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Destructive Plate Margin 

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Destructive Margin or Subduction Zone USGS

Destructive margins and Subduction Zones occur where two plates, one of which must be oceanic, converge due to plate movement. As oceanic crust moves away from the mid ocean ridges it gets cold and dense. Eventually it will sink back into the mantle underneath a neighbouring plate (continental or oceanic) forming subduction zone. As it sinks back into the mantle fluids are released which cause melting in the wedge of mantle above. The molten rock gradually rises towards the surface through cracks and weaknesses in the crust above. Eventually it collects in a magma chamber from which it then erupts as a volcano.In this way continental volcanic arcs such as the Andes and Island arcs such as the Aleutians are formed.

The Pacific ring of fire is a near circular chain of volcanoes which borders the Pacific Ocean it is formed by a near continuous Subduction Zone from Chile , through the Cascades,Alaska,Japan, the Phillipines Indonesia and New Zealand.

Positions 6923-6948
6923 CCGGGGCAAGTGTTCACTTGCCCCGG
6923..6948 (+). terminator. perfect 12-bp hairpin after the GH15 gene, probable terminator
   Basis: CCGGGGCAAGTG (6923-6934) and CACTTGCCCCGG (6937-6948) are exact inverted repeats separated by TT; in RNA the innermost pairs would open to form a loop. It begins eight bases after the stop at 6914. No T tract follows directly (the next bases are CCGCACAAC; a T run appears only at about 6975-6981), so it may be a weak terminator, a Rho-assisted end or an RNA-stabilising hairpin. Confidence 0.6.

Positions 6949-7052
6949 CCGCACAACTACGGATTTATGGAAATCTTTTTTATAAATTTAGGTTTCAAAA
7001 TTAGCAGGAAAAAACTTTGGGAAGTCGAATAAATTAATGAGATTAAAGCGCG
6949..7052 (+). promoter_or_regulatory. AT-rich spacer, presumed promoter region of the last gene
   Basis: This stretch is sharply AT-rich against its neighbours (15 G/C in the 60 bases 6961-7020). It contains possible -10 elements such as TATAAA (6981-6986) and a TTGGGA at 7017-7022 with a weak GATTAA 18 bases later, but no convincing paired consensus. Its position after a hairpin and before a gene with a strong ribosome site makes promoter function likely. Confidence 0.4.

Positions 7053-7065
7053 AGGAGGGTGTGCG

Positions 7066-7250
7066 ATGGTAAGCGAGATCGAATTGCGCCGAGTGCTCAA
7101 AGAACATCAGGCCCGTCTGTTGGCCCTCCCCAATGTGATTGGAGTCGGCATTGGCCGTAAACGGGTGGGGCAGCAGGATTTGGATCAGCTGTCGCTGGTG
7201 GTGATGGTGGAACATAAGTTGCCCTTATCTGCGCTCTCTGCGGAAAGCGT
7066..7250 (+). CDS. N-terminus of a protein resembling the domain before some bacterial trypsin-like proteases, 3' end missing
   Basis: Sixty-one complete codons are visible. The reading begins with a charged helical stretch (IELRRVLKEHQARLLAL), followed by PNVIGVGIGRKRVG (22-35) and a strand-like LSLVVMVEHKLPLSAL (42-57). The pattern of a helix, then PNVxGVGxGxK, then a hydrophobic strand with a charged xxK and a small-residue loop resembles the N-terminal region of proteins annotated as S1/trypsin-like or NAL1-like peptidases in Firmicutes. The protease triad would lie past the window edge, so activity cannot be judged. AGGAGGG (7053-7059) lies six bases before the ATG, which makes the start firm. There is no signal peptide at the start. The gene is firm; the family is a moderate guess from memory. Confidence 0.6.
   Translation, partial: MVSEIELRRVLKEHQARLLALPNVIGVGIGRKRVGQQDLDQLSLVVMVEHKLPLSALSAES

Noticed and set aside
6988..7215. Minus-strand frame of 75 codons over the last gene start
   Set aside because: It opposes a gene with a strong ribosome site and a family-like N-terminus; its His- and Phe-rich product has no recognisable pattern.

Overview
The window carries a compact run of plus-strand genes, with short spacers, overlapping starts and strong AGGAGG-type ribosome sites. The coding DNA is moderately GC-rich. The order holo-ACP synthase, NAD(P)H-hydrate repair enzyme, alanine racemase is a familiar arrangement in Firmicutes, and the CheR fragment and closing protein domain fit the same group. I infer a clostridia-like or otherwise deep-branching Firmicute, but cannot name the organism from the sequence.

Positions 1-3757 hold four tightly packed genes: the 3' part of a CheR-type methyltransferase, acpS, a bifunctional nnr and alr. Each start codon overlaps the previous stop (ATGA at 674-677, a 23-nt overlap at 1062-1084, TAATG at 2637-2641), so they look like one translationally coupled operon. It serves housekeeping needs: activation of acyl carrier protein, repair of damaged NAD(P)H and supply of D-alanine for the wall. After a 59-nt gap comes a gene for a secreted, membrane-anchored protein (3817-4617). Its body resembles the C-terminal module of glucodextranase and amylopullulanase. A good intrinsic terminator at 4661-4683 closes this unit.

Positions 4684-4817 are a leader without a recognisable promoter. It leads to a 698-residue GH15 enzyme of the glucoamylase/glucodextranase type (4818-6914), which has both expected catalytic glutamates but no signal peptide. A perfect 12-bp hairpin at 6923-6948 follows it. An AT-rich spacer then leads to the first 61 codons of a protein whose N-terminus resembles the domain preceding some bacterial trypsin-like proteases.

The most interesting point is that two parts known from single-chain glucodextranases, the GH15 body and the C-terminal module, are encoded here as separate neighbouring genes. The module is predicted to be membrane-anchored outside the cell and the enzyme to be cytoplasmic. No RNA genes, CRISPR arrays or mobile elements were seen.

Destructive Margin Ocean Ocean USGS

The magma the volcano produces will be quite "sticky" or viscous due to high levels of silica picked up from the crust on the ascent and from fractional crystallisation. This is where more siica rich minerals crystallise out first as the magma cools in the magma chamber.

Subduction zone volcanoes are often called strato-volcanoes or composite volcanoes because they erupt a mxture of lava an ash. Eruptions are usually explosive. The Andes give their name to Andesite the rock type which is the predominant volcanic rock type. Rhyolite,Dacite and occasiionally basalt are also erupted.